IS BLACK PIET STILL FUN?

Sinterklaas and Zwarte Piet. Photo: Wikicommons.

Sinterklaas and Zwarte Piet. Photo: Wikicommons.

The Netherlands’ favourite topic of dinner party/water cooler conversation around December 5th is “Is Zwarte Piet racisme?” (Is Black Pete racism?)

It took me some time to make up my mind on this one.

On the one hand, Zwarte Piet is nothing but a fantasy character – the cheerful, clownish and, importantly much loved blackface helper who for many years has accompanied the Dutch Sinterklaas (Santa Claus) on his mission to hand out toys and sweets to generations of Dutch children.

But white Nederlanders blacking up to play the servants of a white master? Is this acceptable in a modern, multicultural nation renowned for its sensitivity to the feelings of minority communities? Isn’t Zwarte Piet a colonial hangover, leading Dutch children, black and white, to subconsciously regard those with dark skin as inferior and subordinate?

The protest movement against Zwarte Piet is growing in both numbers and stridency, leading sections of the ‘old Dutch’ community to become more vehement in defending their ‘right’ to a cultural tradition. In Gouda this year, violent scuffles broke out between police and demonstrators as Sinterklaas and his zwarte Piets arrived for the annual children’s festival.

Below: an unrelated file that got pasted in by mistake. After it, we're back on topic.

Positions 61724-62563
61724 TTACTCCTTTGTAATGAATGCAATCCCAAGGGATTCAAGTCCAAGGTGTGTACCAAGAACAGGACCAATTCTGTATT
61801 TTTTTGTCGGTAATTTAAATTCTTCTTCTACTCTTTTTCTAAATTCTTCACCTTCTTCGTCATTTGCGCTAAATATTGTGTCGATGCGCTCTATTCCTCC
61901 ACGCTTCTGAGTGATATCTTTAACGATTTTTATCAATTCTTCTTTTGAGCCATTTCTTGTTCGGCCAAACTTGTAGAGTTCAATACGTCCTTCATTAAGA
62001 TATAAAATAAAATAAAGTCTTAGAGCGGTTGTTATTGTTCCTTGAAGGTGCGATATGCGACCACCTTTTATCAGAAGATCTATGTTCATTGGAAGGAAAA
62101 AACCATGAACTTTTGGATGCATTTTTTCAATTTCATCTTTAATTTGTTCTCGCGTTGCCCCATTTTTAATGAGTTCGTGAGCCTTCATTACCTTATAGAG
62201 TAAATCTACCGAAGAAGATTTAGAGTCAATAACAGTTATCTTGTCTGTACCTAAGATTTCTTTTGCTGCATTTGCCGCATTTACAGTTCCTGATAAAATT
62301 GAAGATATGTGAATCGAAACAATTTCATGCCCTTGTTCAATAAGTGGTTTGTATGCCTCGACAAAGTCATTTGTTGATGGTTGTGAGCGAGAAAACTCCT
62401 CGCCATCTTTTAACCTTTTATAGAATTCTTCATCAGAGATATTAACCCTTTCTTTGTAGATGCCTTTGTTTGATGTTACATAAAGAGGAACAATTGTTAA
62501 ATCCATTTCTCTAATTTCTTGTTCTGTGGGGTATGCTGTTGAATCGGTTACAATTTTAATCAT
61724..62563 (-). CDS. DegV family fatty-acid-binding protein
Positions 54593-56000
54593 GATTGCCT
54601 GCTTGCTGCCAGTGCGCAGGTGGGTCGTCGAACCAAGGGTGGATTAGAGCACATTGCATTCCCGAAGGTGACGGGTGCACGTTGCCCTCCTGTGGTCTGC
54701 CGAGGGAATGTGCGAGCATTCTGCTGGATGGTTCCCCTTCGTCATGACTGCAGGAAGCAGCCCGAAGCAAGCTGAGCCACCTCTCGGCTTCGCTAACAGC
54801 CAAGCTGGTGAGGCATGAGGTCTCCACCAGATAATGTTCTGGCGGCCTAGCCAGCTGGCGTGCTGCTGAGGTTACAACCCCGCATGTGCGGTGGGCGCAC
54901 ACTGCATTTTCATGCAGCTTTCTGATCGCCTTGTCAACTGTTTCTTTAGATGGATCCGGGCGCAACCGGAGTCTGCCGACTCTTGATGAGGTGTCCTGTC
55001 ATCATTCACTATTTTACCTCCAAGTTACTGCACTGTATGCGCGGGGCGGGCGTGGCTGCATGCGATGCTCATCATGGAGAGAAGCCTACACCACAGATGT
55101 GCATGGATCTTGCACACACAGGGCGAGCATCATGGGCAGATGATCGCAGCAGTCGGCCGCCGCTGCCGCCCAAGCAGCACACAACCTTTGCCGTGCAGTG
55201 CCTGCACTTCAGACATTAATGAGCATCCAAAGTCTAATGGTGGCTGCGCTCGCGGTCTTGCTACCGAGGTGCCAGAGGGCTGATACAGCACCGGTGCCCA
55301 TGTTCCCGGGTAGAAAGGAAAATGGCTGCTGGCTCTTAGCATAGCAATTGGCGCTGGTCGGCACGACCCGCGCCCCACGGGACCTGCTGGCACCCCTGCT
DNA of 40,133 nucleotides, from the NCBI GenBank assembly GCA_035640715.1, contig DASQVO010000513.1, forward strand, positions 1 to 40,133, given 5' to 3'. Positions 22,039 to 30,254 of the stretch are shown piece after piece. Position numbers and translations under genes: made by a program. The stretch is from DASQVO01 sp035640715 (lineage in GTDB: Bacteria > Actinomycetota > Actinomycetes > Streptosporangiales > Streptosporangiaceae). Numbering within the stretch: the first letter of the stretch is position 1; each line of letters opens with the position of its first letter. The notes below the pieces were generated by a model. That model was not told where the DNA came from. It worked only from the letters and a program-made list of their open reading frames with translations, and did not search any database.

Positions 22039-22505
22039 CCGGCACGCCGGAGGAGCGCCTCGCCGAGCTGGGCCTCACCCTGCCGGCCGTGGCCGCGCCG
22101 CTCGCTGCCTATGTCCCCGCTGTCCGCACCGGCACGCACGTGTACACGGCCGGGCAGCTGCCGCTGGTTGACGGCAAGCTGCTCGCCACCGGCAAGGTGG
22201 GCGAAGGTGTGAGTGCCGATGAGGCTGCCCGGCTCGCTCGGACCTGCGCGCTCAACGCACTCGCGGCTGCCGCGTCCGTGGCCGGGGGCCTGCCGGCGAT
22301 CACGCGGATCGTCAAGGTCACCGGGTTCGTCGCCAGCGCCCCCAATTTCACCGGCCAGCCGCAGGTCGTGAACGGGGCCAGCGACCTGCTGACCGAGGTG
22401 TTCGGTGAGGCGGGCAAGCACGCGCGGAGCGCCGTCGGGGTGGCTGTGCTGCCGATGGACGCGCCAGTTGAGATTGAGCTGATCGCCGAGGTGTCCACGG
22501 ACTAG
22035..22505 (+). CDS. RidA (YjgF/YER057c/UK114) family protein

Mevrouw T loved Sinterklaas as a child. A highlight of her year was a visit to Amsterdam department store de Bijenkorf to see the puppet Zwarte Piets climbing ropes. She’s delighted to see that they’re still there. She encouraged me to take this photo to show to the grandchildren in Australia. It doesn’t matter two hoots, nor should it, that our grandchildren are themselves not entirely Caucasian.